Kind of sole source for the fire protection systems and life safety for the building. This is a little bit different than how it works in commercial industries, because oftentimes architects are charged with a portion of the life safety design, namely egress and building configuration, as well as, uh, sometimes things like fire extinguishers will be designated by architects.
So when you. On a military project, especially it depends on which, uh, organization you're working with. Um, sometimes they will opt to have the fire protection engineer be the sole source for the fire protection and life safety. And you'll have to even, uh, seal the life safety drawings or the G sheets, um, with the fire protection engineer seal, which is a, is a difference for sure, from the commercial fire protection engineer.
So here's an interesting section, talking a little bit more about that fire suppression requirement that we were talking about earlier. And this is one dash 12.8 0.1 automatic sprinkler systems. It says. For facilities that do not require sprinkler protection as required in the special detailed requirements based on use or fire protection systems chapters.
So this is the equivalent of chapter four and chapter nine in the building code. So detailed, specific occupancy requirements and like the systems chapter of, of sprinkler systems. So. Says the design fire protection engineer must determine if the sprinkler system or other fire suppression system is required for the facility based on mission hazard of contents, value of contents or other criteria.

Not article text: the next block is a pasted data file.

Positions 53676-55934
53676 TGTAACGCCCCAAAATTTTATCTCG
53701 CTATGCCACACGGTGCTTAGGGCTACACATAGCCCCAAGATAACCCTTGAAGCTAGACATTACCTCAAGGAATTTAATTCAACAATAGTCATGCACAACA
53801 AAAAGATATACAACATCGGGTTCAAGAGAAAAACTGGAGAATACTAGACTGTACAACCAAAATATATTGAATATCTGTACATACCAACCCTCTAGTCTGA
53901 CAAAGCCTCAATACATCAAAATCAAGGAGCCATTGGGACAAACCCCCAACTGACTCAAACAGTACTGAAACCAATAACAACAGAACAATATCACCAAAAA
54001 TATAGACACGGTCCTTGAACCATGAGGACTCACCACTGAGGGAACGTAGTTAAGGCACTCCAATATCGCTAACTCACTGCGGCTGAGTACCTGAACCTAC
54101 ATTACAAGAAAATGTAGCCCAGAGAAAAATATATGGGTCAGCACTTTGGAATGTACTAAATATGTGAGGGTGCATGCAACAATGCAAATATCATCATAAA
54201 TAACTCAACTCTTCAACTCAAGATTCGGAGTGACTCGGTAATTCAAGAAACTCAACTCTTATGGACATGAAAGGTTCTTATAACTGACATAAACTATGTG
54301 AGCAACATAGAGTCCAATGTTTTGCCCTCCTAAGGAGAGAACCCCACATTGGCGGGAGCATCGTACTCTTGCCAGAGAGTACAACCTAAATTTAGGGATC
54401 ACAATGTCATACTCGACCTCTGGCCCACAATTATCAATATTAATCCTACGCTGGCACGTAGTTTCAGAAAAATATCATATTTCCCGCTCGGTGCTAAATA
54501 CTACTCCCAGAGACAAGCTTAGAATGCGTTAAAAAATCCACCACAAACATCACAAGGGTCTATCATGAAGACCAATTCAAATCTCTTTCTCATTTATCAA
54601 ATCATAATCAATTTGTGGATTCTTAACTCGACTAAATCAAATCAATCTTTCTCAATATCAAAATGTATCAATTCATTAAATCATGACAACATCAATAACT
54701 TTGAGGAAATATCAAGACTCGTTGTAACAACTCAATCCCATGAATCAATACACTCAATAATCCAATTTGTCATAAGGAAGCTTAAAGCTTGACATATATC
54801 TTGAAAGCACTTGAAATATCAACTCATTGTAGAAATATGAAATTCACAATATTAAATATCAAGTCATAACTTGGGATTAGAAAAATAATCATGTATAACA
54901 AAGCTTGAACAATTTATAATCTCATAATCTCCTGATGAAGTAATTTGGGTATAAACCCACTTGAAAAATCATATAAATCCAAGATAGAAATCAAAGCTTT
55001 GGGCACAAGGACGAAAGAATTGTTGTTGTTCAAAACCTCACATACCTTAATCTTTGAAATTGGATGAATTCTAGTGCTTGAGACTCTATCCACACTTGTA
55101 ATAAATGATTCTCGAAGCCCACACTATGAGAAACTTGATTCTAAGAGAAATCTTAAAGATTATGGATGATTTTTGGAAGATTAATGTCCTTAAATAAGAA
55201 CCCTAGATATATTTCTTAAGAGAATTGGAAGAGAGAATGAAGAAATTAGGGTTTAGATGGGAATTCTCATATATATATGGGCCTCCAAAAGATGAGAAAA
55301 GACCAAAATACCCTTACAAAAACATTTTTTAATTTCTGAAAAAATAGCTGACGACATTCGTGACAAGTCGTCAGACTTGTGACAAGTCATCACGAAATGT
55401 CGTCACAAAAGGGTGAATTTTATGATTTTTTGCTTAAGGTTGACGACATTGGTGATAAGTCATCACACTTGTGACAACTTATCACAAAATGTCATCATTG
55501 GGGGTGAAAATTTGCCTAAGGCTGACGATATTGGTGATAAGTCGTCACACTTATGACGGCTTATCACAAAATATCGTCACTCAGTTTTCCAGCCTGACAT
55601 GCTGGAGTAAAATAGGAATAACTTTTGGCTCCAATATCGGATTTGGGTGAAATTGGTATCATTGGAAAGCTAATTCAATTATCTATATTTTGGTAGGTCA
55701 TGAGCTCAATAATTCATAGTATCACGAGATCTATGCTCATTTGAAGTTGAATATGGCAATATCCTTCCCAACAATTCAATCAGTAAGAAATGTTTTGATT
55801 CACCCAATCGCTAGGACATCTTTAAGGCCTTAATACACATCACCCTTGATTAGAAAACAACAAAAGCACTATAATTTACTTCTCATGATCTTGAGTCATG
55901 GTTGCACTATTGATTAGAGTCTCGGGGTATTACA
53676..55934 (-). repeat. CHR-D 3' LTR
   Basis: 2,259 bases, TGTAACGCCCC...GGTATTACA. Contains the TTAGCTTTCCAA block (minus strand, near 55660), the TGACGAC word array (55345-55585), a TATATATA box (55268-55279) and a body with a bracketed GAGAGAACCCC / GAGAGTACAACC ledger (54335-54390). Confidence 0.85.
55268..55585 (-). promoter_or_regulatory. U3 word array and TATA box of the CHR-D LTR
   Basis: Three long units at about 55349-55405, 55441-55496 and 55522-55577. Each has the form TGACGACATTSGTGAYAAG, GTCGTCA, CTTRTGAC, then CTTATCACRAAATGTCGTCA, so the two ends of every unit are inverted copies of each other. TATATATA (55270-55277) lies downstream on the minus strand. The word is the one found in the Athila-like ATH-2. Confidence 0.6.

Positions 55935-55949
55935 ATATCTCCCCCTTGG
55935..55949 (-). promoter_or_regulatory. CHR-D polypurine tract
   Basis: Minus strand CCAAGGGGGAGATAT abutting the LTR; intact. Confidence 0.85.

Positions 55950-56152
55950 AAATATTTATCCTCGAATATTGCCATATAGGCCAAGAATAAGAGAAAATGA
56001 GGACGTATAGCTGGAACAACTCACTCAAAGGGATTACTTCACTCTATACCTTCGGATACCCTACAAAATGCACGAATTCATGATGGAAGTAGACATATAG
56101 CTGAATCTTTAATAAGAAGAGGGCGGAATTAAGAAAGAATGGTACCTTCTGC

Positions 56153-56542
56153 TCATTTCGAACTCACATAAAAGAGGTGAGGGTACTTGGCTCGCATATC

This determination must be included in the contract documents for design services or design build services. So. This is an interesting statement because there are a lot of factors here that don't play in civilian design services. So mission hazard of contents, value of contents. Um, generally, I mean, it would make sense that if a building was of a significant value or had significantly hazardous materials, that you would need the sprinkler system, but obviously there's a different flare to it because it's a department of defense.
Well, that's it for our first segment on DOD facilities and just dipping our toe into fire protection for, uh, facilities that use the unified facilities criteria. And I hope you enjoyed it. And if you'd like to hear some more exposition on UFC criteria and system determination and design, uh, check us out at patreon.com/fire code.
Thanks for listening. Thanks for listening, everybody. Be sure to share the episode with a friend, if you enjoyed it, don't forget that fire protection and life safety is serious business. The views and opinions expressed on this podcast are by no means a professional consultation or a codes and standards interpretation.
Be sure to contact a licensed professional. If you are getting involved with fire protection and or life safety. Thanks again. And we'll see you next time.